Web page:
I’ve been doing a lot of research lately about primers – I wanted to know what they are primarily used for, what the difference is between primers and moisturizers, and if I needed one. I’ve condensed all the learning I have about primers into 5 Things – so if you’re considering a primer, read on!
1. The type of primer you choose depends on what foundation (or tinted moisturizer) you use.
Primers and foundations fall largely into two major buckets: Silicone-based and water-based. As a general rule of thumb, you should use silicone-based primers with silicone based foundations, and water-based primers with water-based foundations.
How can you tell?
Look at the ingredients list of the products. Silicone based products typically have words that end in -cone/-methicone/-siloxane near the top of the ingredient list. Manufacturers list ingredients by highest concentration to lowest. Water based formulas will typically have water or aqua near the top of the ingredient list.
An example of a water-based primer: Too-Faced Hangover Primer
According to my good friend Jessica, “Priming is a must for even foundation application, and I am currently obsessed with this Too Faced one. It has a light coconut scent and is super hydrating for my dry skin.” (You can read more about Jessica’s career as a beauty Brand Manager here.)
Ingredients: Water, Lactobacillus/Salix Alba Bark Ferment Filtrate, Propanediol Dicaprylate, Propanediol, Ceteareth-6 Olivate, Olive Glycerides, Lactobacillus Ferment, Aluminum Starch Octenylsuccinate, Microcrystalline Cellulose, Hydrogenated Olive Oil, Polyacrylate Crosspolymer-6, Cellulose Gum, Olea Europaea (Olive) Fruit Oil, Pectin, Trisodium Ethylenediamine Disuccinate, Xanthan Gum, Olea Europaea (Olive) Oil Unsaponifiables, Cocos Nucifera (Coconut) Fruit Juice, Lauryl Alcohol Diphosphonic Acid, Pentylene Glycol, Glycerin, Lecithin, Magnesium Aluminum Silicate, Fragrance, Lauric Acid, Tocopherol, Ascorbyl Palmitate, Citric Acid.
An example of a silicone-based primer: Benefit The POREfessional
Ingredients: Cyclopentasiloxane, Dimethicone, Dimethicone/Vinyl Dimethicone Crosspolymer, Isononyl Isononanoate, Silica, Dimethicone Crosspolymer, Isododecane, Phenoxyethanol, Polymethyl Methacrylate, Titanium Dioxide, Cyclohexasiloxane, Tocopheryl Acetate, Fragrance (Parfum), Mica, Iron Oxides, Trethoxycaprylylsilane, BHT.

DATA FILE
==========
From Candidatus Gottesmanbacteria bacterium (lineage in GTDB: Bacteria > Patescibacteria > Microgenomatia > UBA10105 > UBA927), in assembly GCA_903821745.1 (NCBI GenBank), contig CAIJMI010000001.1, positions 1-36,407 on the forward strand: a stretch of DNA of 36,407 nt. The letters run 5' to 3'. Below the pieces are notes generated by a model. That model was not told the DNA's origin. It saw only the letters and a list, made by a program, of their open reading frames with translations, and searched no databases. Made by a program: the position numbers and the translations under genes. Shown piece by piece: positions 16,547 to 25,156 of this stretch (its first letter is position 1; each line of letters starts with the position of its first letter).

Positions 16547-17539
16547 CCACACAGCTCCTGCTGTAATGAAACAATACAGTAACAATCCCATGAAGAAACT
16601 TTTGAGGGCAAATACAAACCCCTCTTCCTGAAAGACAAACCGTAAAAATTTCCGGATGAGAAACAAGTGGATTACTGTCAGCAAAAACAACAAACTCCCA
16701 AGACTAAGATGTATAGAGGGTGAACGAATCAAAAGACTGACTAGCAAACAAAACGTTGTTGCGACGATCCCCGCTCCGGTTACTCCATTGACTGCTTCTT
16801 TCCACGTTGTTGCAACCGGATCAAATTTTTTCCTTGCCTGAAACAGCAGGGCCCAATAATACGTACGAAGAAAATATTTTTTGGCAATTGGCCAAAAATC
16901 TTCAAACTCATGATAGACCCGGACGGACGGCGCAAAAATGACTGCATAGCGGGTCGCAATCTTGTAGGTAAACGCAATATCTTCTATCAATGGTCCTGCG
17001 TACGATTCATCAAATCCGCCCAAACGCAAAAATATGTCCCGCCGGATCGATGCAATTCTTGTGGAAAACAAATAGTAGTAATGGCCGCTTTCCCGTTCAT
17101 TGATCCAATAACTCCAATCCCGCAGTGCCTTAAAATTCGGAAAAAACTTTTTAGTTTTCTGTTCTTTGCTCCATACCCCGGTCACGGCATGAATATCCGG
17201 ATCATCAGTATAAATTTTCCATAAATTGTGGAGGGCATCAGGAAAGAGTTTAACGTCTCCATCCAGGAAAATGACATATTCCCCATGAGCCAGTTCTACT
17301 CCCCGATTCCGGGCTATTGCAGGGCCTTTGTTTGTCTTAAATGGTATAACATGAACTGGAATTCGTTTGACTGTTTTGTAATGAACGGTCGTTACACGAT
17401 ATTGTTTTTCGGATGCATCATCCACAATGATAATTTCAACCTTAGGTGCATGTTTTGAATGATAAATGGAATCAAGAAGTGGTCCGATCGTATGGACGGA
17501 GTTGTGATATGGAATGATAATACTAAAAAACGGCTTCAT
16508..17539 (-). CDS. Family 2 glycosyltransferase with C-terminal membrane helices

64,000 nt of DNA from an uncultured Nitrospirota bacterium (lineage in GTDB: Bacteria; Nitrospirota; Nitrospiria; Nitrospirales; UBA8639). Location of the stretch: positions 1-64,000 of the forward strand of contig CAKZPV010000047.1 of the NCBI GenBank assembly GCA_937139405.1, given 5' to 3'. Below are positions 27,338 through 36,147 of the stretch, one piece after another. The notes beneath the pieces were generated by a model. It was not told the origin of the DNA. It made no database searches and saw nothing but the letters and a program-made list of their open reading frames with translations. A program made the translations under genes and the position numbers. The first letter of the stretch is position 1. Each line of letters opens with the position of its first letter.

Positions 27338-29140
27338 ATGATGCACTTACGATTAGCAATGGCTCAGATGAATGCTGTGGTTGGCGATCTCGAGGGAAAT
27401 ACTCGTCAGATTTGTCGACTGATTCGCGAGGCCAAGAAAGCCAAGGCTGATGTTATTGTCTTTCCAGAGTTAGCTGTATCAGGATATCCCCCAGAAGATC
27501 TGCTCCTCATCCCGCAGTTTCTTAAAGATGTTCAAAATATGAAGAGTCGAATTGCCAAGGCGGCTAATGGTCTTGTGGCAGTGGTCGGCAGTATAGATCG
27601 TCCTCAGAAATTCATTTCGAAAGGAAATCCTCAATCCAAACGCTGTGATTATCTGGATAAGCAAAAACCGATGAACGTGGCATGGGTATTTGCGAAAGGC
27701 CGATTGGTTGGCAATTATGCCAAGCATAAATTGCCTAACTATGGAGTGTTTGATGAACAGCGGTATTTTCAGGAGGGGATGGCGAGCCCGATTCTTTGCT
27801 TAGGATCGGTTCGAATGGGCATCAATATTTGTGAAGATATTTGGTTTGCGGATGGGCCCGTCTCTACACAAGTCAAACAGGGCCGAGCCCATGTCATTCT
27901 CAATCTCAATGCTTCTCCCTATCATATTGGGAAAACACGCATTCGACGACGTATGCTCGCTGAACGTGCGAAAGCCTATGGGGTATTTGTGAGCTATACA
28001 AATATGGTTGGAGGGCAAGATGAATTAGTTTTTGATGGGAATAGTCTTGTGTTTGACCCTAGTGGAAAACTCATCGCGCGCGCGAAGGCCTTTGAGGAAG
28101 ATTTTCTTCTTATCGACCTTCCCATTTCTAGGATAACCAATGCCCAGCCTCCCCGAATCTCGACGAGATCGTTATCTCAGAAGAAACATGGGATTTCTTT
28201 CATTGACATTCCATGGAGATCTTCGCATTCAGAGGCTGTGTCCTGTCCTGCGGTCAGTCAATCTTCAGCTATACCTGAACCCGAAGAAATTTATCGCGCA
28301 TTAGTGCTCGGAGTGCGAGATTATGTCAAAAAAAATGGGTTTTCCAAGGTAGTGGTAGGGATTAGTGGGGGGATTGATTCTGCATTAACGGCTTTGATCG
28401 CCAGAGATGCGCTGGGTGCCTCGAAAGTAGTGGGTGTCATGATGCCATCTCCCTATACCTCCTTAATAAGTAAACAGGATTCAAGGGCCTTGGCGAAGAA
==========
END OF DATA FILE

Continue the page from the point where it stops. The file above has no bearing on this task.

Mixing a silicone-based primer with a water-based foundation (or vice versa) often causes the foundation to pill because the primer is creating a barrier that prevents the foundation to properly absorb into your skin, resulting in general uneven application. If you do use a silicone-based primer, use an HD foundation, since HD foundations typically have a higher amount of silicone than hydrating, lighter foundations that focus on natural finishes.
2. The purpose of a primer is to extend the wear of your makeup to look fresher, longer, and more flawless.
Just like how eyeshadow primers keep eyeshadow in place and prevents fallout, primers prep your skin so that foundation applies smoother and lasts longer.
My good friend Diana, who works in product innovation at Avon, likes NYX Illuminating Primer. According to Diana, “I like NYX Illuminating Primer because it wakes up my complexion and helps my makeup stick.”
3. You can also choose primers based on your desired primary benefit.
For example, what benefit are you trying to achieve from the below list?
If you have drier skin, look for a hydrating primer that gives your skin an extra boost of moisture. If your foundation doesn’t have SPF, you may want to look for a primer with SPF for protection against harmful UV rays or anti-oxidants to protect against free radicals. If you have uneven skin tone or suffer from redness, look for a color correcting primer. Finally, if you are looking to reduce the look of fine lines and wrinkles or large pores, a blurring CC primer can do the trick.
Tip: Blurring and Perfecting Primers are almost always silicone based to fill in the lines and pores to create the look of smooth, flawless looking skin.
4. There is a “right” way to apply primers
Especially with silicone-based primers, you never want to rub it into your skin, but tap instead. A little bit of primer also goes a long way, so don’t overdo it or you risk having your makeup look cakey and unnatural.
5. Primer does not equal moisturizer.
It is tempting to replace your moisturizer altogether with a primer, but it’s important to remember that you still need to moisturize well underneath your makeup, which means before you apply your primer or foundation. Give yourself a couple of minutes after applying moisturizer and/or sunscreen before you apply primer to let it fully absorb into your skin, or you risk having the it breakup your makeup sooner, which defeats the purpose of using a primer in the first place.
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